NPC hopefuls vow to seek parole for journalist
Prospective Hong Kong deputies to the National People's Congress have vowed to fight for medical parole for jailed local journalist Ching Cheong.
The pledges, offered at an election forum last night, were welcomed by Ching's wife, Mary Lau Man-yee, who said she hoped they would be carried out and that Beijing would heed them.
Candidates at the forum, held by the pan-democratic group the Professional Commons, were asked if they would take any action to help Ching, who is serving five years for spying for Taiwan.
'I will fight for medical parole for him as soon as possible,' NPC candidate and legislative councillor Choy So-yuk, of the Democratic Alliance for the Betterment and Progress of Hong Kong, said, citing her friendship with the veteran journalist since university.
But Ms Choy said it was important to respect the independence of the mainland judiciary while trying to assist Ching, adding she had been pondering whether a high-profile or a low-profile approach would be best.
On the other side of the political fence, pan-democratic contender Chong Chan-yau, of the Civic Party, made the same pledge.
'He has suffered too much,' Mr Chong said. 'He at least should get medical parole and unification with his family.'
Three incumbent deputies seeking re-election, Maria Tam Wai-chu, Ma Fung-kwok and Yeung Yiu-chung, said they had taken action to help the journalist during their current terms, including writing letters to mainland authorities.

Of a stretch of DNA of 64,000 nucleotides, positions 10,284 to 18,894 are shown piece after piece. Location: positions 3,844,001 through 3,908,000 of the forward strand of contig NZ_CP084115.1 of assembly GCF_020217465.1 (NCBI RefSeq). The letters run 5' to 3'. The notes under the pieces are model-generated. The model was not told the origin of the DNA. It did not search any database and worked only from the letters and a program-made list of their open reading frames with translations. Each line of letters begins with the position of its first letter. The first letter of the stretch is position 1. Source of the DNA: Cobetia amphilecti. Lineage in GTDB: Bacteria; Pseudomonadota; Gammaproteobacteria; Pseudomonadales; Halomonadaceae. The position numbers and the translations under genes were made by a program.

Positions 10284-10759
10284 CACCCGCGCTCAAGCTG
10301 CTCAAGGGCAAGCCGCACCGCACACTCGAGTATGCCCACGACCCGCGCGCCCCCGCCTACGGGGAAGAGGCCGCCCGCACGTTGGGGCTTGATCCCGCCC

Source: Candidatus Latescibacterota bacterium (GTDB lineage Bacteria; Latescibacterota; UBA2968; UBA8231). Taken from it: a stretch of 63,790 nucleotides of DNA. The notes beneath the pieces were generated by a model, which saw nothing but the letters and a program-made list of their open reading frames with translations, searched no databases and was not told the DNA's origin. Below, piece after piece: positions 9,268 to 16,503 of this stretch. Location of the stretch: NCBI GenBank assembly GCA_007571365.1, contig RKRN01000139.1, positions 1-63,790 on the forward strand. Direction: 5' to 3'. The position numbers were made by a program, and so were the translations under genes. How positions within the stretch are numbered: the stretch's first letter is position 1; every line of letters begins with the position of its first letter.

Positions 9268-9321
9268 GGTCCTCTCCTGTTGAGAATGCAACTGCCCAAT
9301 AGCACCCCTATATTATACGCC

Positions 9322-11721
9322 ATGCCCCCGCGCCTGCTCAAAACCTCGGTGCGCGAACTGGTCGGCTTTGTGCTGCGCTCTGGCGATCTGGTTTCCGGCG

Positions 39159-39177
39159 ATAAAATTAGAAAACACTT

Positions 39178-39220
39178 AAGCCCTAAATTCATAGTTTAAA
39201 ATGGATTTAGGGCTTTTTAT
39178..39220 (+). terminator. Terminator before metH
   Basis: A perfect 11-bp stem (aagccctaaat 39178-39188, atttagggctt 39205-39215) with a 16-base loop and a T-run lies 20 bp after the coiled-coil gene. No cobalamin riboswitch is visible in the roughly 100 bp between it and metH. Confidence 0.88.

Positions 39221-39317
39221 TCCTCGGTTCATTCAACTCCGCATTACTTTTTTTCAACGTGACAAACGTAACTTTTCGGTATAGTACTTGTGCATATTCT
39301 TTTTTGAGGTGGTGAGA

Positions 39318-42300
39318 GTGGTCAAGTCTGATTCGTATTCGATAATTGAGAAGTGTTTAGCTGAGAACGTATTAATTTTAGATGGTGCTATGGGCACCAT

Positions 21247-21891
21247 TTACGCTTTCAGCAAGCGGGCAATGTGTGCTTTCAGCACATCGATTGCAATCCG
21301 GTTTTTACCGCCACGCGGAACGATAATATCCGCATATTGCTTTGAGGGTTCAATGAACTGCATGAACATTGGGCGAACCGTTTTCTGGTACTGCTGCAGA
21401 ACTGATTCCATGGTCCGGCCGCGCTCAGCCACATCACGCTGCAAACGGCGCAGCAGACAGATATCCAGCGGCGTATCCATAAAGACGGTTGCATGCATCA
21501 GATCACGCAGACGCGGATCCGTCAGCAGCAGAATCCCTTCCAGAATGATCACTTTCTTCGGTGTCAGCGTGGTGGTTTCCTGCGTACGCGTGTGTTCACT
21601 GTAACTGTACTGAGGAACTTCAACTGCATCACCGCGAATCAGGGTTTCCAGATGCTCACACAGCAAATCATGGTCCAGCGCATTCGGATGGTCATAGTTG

Lau, also a journalist, said she was very grateful to the candidates who had offered help.
'I really thank them. They are figures representing various sectors of society and I hope Beijing will hear their message,' she said. 'I also hope they will realise their pledge if they get elected.'
Two first-time contestants, former KCRC chairman Michael Tien Puk-sun and Executive Councillor Bernard Chan said they did not have sufficient information to judge whether Ching needed medical parole. But Mr Tien promised to follow the case if elected and Mr Chan said he could reflect the concerns about it.
The televised forum, to which all 50 candidates had been invited, was attended by 20. Two closed-door meetings between contestants and electors were also held by the Heung Yee Kuk and DAB yesterday, each with more than 30 candidates.